FixCam: The Fate of Michigan and Florida
The Democratic nomination fight will be the focal point of this short week.
The Democratic National Committee's Rules and Bylaws Committee will meet this Saturday in Washington to -- theoretically -- decide the fate of the delegates selected in the Florida and Michigan primaries earlier this year.
At issue is how much a penalty (if any) the two states will pay for moving their votes to earlier dates, which led the DNC to strip their delegates.
At the time, the penalty seemed more symbolic than anything else as the eventual nominee was expected to quickly reinstate the states' delegates. But, as the nomination skirmish between Sens. Barack Obama (Ill.) and Hillary Rodham Clinton (N.Y.) went on (and on), the delegates became a crucial political football.
For Clinton to have any realistic argument to make to superdelegates, she must push hard for full recognition --in terms of the delegate count and the popular vote -- for Florida and Michigan.
Full inclusion of both states would put Clinton ahead in the popular vote count -- a critical foothold for her to remain in the race. Clinton "won" Michigan by more than 328,000 votes because Obama took his name off the ballot; in Florida Clinton took 857,208 votes to Obama's 569,041.
It would not, however, fundamentally alter the pledged delegate count. Clinton could gain as many as 47 delegates based on the results of Florida and Michigan but would still trail Obama by 111 pledged delegates.
With such high stakes for the New York senator, her campaign is playing hardball -- arguing that nothing short of total recognition of the Florida and Michigan delegates will be accepted.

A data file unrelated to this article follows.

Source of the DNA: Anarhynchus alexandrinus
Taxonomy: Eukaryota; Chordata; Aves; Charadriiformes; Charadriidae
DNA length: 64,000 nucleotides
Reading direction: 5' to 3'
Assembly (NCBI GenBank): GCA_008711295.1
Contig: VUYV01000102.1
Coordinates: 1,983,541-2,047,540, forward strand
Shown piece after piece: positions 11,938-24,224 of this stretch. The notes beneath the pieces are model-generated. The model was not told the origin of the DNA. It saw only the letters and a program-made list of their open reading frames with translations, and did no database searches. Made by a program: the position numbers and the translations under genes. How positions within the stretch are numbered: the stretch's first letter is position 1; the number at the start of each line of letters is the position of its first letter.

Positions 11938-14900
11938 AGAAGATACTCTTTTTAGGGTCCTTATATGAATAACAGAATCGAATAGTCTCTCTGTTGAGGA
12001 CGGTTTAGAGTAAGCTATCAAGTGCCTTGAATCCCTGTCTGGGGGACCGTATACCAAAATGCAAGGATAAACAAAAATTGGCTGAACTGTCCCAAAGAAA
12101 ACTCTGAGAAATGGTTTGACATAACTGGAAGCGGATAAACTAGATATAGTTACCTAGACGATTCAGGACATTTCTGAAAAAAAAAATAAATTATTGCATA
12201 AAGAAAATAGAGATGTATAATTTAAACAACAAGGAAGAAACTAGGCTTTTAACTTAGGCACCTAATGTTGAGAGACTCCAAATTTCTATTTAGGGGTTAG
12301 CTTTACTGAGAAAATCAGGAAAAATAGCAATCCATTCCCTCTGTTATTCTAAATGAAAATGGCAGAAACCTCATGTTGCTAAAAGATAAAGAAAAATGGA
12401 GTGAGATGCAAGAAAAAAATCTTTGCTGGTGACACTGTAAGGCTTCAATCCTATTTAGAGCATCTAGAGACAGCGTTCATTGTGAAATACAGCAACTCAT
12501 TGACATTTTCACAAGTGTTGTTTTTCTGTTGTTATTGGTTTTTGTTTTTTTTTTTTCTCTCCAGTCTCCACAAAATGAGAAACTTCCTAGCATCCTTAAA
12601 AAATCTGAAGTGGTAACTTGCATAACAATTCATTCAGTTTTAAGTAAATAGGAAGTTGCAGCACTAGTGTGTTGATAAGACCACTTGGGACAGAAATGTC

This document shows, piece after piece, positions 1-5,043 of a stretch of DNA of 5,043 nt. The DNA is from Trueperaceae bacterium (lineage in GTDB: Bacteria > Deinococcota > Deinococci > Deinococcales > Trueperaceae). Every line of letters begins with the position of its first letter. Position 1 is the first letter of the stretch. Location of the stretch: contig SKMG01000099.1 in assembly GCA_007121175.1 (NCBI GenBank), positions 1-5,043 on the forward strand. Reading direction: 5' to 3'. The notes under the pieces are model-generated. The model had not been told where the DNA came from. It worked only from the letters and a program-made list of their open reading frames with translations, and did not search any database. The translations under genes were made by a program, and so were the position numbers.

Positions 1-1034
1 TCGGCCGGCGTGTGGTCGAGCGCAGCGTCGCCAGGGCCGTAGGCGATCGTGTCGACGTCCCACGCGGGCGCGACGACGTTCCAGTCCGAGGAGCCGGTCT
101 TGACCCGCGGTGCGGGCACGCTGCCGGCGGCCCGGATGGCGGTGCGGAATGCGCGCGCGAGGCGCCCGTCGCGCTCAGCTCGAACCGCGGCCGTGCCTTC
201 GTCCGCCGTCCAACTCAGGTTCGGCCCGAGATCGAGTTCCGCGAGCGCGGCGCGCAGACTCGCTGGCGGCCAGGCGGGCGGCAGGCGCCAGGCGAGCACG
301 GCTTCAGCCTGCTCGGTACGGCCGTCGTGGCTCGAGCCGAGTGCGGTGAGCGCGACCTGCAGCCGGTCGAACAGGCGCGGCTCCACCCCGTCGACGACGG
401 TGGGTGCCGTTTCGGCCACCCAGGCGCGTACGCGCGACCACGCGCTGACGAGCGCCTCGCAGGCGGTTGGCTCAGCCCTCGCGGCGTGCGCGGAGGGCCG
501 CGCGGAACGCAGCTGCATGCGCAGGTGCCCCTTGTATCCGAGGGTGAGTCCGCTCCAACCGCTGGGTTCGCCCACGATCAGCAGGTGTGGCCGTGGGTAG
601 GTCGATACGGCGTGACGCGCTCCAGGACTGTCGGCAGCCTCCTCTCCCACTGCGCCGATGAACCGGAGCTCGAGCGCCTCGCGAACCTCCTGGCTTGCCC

"Most important to Mrs. Clinton is that the views of the voters of the Michigan primary and Florida primary be respected and be reflected in terms of the allocation of delegates," said Harold Ickes, a senior adviser to the New York senator and a member of the Rules and Bylaws Committee. "Both delegations should be seated, all delegates should be seated and all delegates should have a full vote each.
Obama's campaign seems far more willing to compromise, a stance reflective of the position of strength he holds in the campaign. David Axelrod, a senior Obama strategist, said in an NPR interview last week that the Illinois Senator would be "willing to go more than halfway" to seat the delegates. Axelrod added: "I guess the question is: Is Senator Clinton's campaign willing to do the same?"
It's impossible to know the answer to that question today. Any compromise is a defeat for Clinton and her campaign knows it. With so much at stake, neither the candidate nor her campaign will even broach the possibility of any option other than seating all of the delegates before the Rules and Bylaws Committee meets.
If the Clinton campaign doesn't get its way on Saturday, the candidate will have two options: accept the ruling and face the reality that she is not likely to win the nomination or appeal the ruling and extend the nomination fight into the foreseeable future.
The option she chooses (if the decision goes against her) could play a major role in determining how united the party will emerge from this protracted and divisive primary.
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